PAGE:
By Hannah Goff
BBC News education reporter
Careers advice used to be the sole responsibility of schools
Government-backed careers advice for youngsters and adults is patchy and needs improvement, research suggests.
A team of "mystery shoppers" rated as "inadequate" face-to-face advice given to young people in Connexions centres.
They found adult careers services offered by Nextstep to those with few qualifications were usually poor.
The Department for Children, Schools and Families acknowledged that careers advice often fell short of what was expected and said changes were ahead.
The research was commissioned by educational organisation Edge and the Skills Commission, which looks at how best to improve the nation's skills and has been hearing evidence on the issue for the past six months.
It is due to give its formal report on Tuesday.
A team of six "mystery shoppers" was sent to contact each of the services by the different methods available.
They went through a number of scenarios with each and reported back on what they found.
The mystery shoppers said the face-to-face service offered by Connexions in its High Street centres was "inadequate", with advisers not taking young people's visits sufficiently seriously.
The quality of face-to-face advice offered to adults by Nextstep varied enormously, but was sometimes rated "poor".
And mystery shoppers said there were problems in having suitable staff either to answer questions or with the experience to meet clients' needs.
Learndirect offered careers advice over the phone that was useful, with advisers who could relate to callers' personal situations.
But services offered by e-mail were also found to be poor, with clients having to wait up to 12 days for a response, the research said.
Barry Sheerman, co-chairman of the Skills Commission and chair of the Commons education committee, said good careers advice was needed because not everyone had relatives and friends who could advise them.
He added that it was particularly disappointing that those seeking face-to-face advice did not seem to be very well served.
"It's a patchy record and I am not sure whether we know yet how to roll out the best practice."
He also acknowledged that talents could be wasted by young people being given the wrong careers advice.
Chief executive of Edge Andy Powell said the research showed some "worrying findings" that needed to be addressed urgently.
"This mystery shopping exercise has really proved invaluable. It has backed up evidence given to the Skills Commission that careers advice is patchy in places and needs to be given a much higher priority by the government."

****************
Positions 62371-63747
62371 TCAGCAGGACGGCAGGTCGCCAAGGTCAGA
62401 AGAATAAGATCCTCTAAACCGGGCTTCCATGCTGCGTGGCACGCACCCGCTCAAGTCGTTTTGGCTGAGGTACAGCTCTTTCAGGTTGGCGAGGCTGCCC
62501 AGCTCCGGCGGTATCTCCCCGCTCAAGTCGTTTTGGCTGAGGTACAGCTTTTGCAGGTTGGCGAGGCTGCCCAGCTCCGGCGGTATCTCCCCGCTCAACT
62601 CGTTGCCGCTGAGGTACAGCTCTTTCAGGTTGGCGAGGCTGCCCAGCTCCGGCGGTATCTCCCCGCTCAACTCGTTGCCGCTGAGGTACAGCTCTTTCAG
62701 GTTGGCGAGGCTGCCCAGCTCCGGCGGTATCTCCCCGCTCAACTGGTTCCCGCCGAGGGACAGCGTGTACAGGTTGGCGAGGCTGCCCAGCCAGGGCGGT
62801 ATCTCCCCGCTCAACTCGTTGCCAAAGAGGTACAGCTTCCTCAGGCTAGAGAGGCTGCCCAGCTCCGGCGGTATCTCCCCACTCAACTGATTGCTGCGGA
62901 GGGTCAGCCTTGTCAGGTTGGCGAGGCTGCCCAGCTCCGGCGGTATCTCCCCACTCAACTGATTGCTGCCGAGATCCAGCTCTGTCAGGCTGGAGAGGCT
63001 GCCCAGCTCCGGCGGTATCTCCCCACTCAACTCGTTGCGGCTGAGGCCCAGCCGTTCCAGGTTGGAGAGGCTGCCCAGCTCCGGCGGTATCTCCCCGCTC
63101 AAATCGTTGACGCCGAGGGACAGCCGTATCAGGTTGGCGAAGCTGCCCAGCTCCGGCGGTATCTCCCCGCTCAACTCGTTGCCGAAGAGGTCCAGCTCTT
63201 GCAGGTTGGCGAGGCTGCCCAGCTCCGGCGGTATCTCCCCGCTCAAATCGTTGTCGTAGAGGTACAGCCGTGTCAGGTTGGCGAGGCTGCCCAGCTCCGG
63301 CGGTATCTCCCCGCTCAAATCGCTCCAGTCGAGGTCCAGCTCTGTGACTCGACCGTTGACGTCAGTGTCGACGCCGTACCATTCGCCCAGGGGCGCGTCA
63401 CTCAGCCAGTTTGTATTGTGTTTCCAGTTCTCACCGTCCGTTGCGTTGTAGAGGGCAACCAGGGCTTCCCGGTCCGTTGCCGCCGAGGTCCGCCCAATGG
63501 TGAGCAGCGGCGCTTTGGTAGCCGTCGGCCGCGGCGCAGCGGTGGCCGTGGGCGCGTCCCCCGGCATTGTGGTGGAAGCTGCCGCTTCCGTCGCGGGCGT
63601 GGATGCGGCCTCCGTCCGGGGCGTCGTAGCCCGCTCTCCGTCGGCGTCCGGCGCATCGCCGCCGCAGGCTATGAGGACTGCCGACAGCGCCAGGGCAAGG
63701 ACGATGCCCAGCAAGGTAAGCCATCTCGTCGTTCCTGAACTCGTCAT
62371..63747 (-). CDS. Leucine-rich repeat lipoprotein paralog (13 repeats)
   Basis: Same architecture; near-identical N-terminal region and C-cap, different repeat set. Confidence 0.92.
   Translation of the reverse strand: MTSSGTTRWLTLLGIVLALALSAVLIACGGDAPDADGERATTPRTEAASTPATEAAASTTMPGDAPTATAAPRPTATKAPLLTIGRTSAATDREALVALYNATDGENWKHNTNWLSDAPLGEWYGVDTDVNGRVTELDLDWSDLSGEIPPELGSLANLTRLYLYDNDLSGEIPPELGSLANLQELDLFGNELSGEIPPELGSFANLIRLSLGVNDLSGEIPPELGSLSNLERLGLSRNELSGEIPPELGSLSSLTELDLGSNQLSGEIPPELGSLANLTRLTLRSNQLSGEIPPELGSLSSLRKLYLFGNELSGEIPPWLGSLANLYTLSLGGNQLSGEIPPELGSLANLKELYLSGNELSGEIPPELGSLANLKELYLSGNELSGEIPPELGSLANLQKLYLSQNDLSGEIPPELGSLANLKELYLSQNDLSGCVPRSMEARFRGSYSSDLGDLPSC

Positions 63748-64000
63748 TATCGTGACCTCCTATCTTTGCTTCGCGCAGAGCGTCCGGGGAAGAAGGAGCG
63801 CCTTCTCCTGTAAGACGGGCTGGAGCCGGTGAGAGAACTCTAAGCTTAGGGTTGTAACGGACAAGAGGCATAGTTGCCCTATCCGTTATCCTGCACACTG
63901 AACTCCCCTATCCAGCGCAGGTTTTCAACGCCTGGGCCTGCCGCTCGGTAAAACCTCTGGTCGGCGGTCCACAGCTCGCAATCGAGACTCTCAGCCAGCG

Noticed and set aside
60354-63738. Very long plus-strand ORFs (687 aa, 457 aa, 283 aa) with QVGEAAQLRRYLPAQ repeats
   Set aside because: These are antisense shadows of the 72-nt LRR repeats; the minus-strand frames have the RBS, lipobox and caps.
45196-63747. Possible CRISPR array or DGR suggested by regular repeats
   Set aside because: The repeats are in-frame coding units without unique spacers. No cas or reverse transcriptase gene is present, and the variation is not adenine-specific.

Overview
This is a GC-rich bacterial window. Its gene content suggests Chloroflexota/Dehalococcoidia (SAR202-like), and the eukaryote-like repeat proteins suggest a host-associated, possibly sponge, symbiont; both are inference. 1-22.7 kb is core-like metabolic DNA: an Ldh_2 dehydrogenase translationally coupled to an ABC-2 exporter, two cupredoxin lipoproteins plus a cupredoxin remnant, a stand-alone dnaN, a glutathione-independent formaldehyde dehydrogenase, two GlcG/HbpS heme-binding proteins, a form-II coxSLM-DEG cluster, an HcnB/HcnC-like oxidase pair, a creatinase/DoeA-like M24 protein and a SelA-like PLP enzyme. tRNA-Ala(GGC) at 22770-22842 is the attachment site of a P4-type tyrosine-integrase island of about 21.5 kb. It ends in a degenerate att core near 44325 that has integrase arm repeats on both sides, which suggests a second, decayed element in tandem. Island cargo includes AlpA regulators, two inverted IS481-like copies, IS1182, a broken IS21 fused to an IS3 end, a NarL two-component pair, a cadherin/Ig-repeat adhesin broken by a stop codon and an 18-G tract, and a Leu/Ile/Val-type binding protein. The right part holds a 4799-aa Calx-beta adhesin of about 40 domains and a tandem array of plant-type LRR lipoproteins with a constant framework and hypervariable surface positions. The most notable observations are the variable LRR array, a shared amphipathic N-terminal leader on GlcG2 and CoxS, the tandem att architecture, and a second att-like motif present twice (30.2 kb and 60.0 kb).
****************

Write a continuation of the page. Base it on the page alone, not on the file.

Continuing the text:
The Department for Children, Schools and Families agreed the quality of information, advice and guidance still too often fell short of what young people needed.
"However, we believe the trend is upward," a spokeswoman said.
She said a recent report found that overall young people were positive about the quality of information, advice and guidance they received.
"The way ahead is to give local authorities responsibility for the quality of information, advice and guidance.
"Their task is to get the right provision for all their young people, using their funding in the best way to achieve this," she added.
This is due to happen from the beginning of April.
Skills Minister David Lammy said the government was committed to substantial reform and development of the adult careers service.
"We will merge the Nextstep and Learndirect advice services into a single, coherent service making the best use of new technologies to deliver flexible and accessible services.
"We will also work with partners to join up a range of advisory services including childcare, housing, employment and so that individuals can quickly access the support and advice they need," he added.
General secretary of the National Union of Teachers Steve Sinnott said the results were not surprising.
He said careers advice services had become fragmented since much of it was offered outside schools.
He said: "The head of careers always had a really important role. They knew the children they were advising over five or seven years and their parents as well."